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K4D, Knowledge, Evidence, and Learning for Development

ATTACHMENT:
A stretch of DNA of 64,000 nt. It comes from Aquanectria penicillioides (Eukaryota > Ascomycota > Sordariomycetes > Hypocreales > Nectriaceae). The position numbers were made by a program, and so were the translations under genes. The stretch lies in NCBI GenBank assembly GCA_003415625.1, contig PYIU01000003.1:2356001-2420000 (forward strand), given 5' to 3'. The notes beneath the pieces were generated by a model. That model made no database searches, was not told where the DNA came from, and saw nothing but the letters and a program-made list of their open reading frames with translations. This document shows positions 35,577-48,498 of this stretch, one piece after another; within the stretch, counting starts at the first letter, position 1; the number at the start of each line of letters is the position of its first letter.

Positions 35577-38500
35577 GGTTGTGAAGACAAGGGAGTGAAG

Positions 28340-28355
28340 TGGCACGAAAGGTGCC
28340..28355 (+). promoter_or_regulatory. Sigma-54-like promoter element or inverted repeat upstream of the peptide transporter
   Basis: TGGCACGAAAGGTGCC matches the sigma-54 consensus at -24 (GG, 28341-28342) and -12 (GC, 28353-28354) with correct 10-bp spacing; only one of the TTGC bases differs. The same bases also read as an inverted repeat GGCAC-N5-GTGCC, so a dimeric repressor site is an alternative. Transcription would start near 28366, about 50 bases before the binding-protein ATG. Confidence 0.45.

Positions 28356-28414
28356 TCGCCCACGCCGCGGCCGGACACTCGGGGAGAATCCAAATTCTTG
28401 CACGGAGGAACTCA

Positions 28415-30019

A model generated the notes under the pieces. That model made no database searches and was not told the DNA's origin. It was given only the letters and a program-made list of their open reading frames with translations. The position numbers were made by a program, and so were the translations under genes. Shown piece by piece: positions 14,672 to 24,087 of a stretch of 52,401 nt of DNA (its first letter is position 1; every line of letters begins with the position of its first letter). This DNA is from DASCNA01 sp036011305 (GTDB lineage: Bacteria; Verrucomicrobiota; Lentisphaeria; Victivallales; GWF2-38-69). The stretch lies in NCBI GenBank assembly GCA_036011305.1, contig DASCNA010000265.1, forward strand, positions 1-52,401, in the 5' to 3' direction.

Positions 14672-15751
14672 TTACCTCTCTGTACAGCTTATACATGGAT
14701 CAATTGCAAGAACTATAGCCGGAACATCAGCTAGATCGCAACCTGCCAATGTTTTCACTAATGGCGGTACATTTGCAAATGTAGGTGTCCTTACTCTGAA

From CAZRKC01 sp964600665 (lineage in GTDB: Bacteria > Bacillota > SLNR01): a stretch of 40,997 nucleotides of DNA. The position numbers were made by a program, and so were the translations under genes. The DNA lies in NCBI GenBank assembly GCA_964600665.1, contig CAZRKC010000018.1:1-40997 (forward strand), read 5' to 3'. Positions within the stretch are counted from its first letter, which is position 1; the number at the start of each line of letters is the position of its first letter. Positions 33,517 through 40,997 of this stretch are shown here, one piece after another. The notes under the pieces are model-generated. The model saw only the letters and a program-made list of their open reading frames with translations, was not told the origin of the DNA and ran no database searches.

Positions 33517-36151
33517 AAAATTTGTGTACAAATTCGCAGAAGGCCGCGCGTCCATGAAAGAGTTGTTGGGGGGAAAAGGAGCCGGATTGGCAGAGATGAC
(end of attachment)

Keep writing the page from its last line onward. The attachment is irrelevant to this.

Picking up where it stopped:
The government of Kenya with the support of multilateral donors, especially the World Bank, has introduced several youth employment initiatives since the 2000s, including a large-scale public works programme. There is a mix of supply-side programmes which provide training to enhance the skills of the youth labour force and demand-side initiatives which facilitate entrepreneurship and provide business development services. Although the Kenyan economy is transforming slowly, there are structural impediments to creating higher productivity jobs (World Bank, 2016a) especially for the youth. The literature calls for youth employment programmes to adopt a demand-side approach which stimulates job creation and encompasses support for labour-intensive industries which generate wage-employment as well as self-employment initiatives in agriculture and the informal sector (Fox & Kaul, 2017).